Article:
Four people are dead after a float plane crash on a small island off the northern tip of Vancouver Island.

The Cessna 208 Caravan float plane went down on Addenbroke Island, approximately 82 kilometres north of Vancouver Island, with nine people on board Friday morning.

The Transportation Safety Board confirmed Friday evening that the plane belongs to Seair Seaplanes of Vancouver.

Two Royal Canadian Air Force aircraft – a CH-149 Cormorant rescue helicopter and a CC-115 Buffalo patrol plane – were dispatched shortly after noon from the 442 Transport and Rescue Squadron based out of Comox, according to Maritime Forces Pacific.

A coast guard helicopter was also on scene and three coast guard vessels attended the waters off Addenbroke shortly after the crash.

Survivors were hoisted into the Cormorant helicopter at approximately 5 p.m. and were airlifted to emergency health services in Port Hardy.

Multiple ground and air ambulance crews were also mobilized, including two air ambulance jets, according to BC Emergency Health Services. The agency said two patients are in critical condition and the other three are in serious, but stable condition.

The plane was headed for Calvert Island, approximately three and a half kilometres from Addenbroke, when it crashed shortly after 11 a.m. The TSB says the chartered flight took off from a water aerodrome near Vancouver International Airport.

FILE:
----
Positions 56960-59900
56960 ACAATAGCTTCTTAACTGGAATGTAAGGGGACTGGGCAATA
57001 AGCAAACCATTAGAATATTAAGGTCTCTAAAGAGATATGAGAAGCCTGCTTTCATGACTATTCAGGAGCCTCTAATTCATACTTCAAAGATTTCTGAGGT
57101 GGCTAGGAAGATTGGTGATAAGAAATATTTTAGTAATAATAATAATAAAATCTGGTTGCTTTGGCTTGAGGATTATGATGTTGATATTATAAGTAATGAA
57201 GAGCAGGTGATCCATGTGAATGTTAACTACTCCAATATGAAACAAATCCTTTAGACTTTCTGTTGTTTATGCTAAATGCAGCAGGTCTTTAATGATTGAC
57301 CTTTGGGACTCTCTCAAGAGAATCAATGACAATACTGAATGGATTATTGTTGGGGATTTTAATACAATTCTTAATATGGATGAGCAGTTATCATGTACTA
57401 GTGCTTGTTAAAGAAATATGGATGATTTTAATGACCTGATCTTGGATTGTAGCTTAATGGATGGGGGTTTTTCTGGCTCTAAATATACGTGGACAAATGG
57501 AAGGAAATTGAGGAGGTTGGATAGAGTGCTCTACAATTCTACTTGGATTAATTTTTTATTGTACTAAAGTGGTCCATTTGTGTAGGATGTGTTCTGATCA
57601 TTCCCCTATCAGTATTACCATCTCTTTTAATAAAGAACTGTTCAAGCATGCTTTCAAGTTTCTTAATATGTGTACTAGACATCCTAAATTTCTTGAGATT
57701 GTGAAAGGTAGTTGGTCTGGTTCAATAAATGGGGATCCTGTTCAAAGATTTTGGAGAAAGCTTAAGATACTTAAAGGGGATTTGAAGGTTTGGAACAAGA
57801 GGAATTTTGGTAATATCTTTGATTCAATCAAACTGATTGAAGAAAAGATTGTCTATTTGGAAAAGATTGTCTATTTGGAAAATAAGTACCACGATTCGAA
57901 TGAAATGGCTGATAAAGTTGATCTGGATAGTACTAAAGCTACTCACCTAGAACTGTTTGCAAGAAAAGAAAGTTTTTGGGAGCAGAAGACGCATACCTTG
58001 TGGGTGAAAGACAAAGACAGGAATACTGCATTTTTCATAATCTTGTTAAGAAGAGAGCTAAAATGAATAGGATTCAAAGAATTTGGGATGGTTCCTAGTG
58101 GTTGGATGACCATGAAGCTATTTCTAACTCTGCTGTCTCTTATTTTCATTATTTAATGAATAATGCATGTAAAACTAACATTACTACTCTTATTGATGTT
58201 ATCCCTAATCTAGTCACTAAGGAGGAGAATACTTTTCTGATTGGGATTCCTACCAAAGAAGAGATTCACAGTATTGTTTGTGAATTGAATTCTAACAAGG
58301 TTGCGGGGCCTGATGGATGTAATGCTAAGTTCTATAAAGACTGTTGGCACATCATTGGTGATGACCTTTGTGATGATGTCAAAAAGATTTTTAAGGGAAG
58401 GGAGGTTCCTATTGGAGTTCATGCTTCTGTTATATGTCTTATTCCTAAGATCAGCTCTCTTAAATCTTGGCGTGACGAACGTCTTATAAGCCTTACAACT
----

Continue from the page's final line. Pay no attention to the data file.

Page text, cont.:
Seair issued a statement Friday evening, confirming the downed aircraft belonged to the company.

"We are currently working with first responders and authorities and have immediately suspended all flights," a spokesperson for the airline said. 

"Our thoughts are with those involved in the crash and their loved ones and [we] are devastated by this fatal accident."

The Joint Rescue Coordination Centre confirmed at 3 p.m. that four people died in the crash. The JRCC could not confirm the extent of the injuries of the other five people on board.

The BC Ferries vessel Northern Sea Wolf was in the area standing by for assistance in the immediate aftermath of the crash, a spokesperson for the ferry service said.

B.C. Premier John Horgan offered his condolences via Twitter on Friday evening, writing, "My thoughts are with those affected by this tragic accident. Thank you to the coast guard, BC Ferries, medical staff & others on-scene We'll continue to closely monitor the situation." 

The Cessna 208 Caravan is a single-engine turboprop plane which can be configured to seat either 9 or 14 passengers, plus one pilot.

A weather observation station on the Addenbroke Island lighthouse facility indicates there was heavy cloud cover, moderate winds and light rain at the time of the crash.